Nitrosopumilus maritimus|N. Maritimus|NOIMAGE|Nitrosopumilus maritimus is an archaeon species that was first isolated in the sediment of the Seattle Aquarium by David Stahl. Nitrosopumilus maritimus is a chemoautotrophic organism that oxidizes ammonia for survival. Genomes similar to the Nitrosopumilus maritimus’ genome have been found in soil, marine ecosystems and freshwater. Unlike most archaea, this species is considered to be mesophilic, meaning that it prefers to live in regions where the temperatures stay relatively constant (about 27 degrees Celcius). Most archaea are classified as thermophiles, so the discovery of an archaea that did not fulfill the assumed qualifications changed the way scientists looked at Archaea. It was previously believed that since most Archaea are thermophillic, the domain was confined to a specific type of environment, specifically one of very high temperatures. However, the discovery of Nitrosopumilus maritimus may have changed the way scientists look at the domain.|A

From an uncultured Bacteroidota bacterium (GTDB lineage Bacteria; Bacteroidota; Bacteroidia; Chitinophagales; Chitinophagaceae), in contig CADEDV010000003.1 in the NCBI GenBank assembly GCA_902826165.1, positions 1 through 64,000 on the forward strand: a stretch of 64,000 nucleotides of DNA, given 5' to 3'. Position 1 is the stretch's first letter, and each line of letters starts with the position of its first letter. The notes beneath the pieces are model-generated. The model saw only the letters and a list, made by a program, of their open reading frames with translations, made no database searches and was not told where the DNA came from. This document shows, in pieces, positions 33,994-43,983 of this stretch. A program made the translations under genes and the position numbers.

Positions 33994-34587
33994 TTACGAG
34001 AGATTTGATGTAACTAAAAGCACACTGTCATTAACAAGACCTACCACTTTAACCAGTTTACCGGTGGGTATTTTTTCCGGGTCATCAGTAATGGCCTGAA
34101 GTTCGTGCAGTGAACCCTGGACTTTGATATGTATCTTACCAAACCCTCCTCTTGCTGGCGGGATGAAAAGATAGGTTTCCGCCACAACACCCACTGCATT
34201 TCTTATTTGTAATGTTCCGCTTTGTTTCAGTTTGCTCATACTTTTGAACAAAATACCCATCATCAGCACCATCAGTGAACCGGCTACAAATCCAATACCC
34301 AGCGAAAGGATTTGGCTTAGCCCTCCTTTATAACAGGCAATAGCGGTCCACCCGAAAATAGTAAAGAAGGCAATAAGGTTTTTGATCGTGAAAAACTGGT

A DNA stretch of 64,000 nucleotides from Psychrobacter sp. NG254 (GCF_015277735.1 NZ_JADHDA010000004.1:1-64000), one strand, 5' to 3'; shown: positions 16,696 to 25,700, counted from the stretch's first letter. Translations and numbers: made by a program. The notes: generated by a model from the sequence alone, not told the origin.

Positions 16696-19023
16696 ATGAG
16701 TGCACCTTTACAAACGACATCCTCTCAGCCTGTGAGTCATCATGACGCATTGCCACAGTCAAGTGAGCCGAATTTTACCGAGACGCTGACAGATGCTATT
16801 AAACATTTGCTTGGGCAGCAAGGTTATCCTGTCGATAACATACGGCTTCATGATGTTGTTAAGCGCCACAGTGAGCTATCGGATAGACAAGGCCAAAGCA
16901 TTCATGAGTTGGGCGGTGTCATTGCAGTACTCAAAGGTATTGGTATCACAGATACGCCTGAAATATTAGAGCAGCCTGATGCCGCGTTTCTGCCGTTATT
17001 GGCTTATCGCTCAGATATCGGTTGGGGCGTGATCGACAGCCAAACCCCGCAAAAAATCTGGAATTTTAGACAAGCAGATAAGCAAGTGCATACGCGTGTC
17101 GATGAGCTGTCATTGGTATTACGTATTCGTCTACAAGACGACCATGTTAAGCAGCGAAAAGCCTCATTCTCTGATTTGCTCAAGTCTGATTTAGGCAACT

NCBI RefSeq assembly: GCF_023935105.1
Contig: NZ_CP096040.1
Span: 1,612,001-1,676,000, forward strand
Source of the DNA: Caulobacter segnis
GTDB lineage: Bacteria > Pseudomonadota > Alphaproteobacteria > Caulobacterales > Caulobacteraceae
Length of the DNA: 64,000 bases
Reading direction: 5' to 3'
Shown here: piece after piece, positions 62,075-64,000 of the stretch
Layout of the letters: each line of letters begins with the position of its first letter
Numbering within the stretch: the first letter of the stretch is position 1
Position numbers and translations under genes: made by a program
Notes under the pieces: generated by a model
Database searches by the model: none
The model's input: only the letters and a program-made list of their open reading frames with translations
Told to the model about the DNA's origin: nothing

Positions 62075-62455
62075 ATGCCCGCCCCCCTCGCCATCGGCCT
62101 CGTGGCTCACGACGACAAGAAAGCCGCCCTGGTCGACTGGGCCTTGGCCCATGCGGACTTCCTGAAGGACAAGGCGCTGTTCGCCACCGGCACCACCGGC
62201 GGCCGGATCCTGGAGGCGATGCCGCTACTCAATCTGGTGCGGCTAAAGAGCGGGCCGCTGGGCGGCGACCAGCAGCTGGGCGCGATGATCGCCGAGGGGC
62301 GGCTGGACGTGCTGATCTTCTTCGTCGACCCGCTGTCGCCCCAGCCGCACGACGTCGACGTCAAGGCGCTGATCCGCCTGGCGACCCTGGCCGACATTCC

• 84697_88_88

    Nanoarchaeum equitans